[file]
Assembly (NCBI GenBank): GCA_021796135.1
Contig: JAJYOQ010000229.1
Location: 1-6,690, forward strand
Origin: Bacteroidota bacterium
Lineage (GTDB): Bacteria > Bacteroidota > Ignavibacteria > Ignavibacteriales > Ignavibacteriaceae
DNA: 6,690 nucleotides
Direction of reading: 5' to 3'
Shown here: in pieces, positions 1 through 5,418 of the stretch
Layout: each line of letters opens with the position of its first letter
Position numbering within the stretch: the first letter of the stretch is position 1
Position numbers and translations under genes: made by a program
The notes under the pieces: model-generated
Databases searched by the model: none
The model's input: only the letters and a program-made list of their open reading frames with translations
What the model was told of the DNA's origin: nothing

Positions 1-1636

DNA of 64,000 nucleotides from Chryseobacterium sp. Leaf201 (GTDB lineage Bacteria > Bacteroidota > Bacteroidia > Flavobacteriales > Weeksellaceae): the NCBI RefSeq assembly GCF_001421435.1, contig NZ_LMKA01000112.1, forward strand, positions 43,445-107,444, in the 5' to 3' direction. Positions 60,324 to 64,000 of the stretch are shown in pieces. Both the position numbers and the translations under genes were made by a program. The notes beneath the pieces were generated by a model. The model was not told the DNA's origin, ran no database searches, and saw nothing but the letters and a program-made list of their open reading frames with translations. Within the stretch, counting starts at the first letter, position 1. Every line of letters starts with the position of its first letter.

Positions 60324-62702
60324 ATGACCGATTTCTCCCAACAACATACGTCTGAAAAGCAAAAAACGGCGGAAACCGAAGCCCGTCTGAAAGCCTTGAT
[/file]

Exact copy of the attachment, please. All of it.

Assembly (NCBI GenBank): GCA_021796135.1
Contig: JAJYOQ010000229.1
Location: 1-6,690, forward strand
Origin: Bacteroidota bacterium
Lineage (GTDB): Bacteria > Bacteroidota > Ignavibacteria > Ignavibacteriales > Ignavibacteriaceae
DNA: 6,690 nucleotides
Direction of reading: 5' to 3'
Shown here: in pieces, positions 1 through 5,418 of the stretch
Layout: each line of letters opens with the position of its first letter
Position numbering within the stretch: the first letter of the stretch is position 1
Position numbers and translations under genes: made by a program
The notes under the pieces: model-generated
Databases searched by the model: none
The model's input: only the letters and a program-made list of their open reading frames with translations
What the model was told of the DNA's origin: nothing

Positions 1-1636

DNA of 64,000 nucleotides from Chryseobacterium sp. Leaf201 (GTDB lineage Bacteria > Bacteroidota > Bacteroidia > Flavobacteriales > Weeksellaceae): the NCBI RefSeq assembly GCF_001421435.1, contig NZ_LMKA01000112.1, forward strand, positions 43,445-107,444, in the 5' to 3' direction. Positions 60,324 to 64,000 of the stretch are shown in pieces. Both the position numbers and the translations under genes were made by a program. The notes beneath the pieces were generated by a model. The model was not told the DNA's origin, ran no database searches, and saw nothing but the letters and a program-made list of their open reading frames with translations. Within the stretch, counting starts at the first letter, position 1. Every line of letters starts with the position of its first letter.

Positions 60324-62702
60324 ATGACCGATTTCTCCCAACAACATACGTCTGAAAAGCAAAAAACGGCGGAAACCGAAGCCCGTCTGAAAGCCTTGAT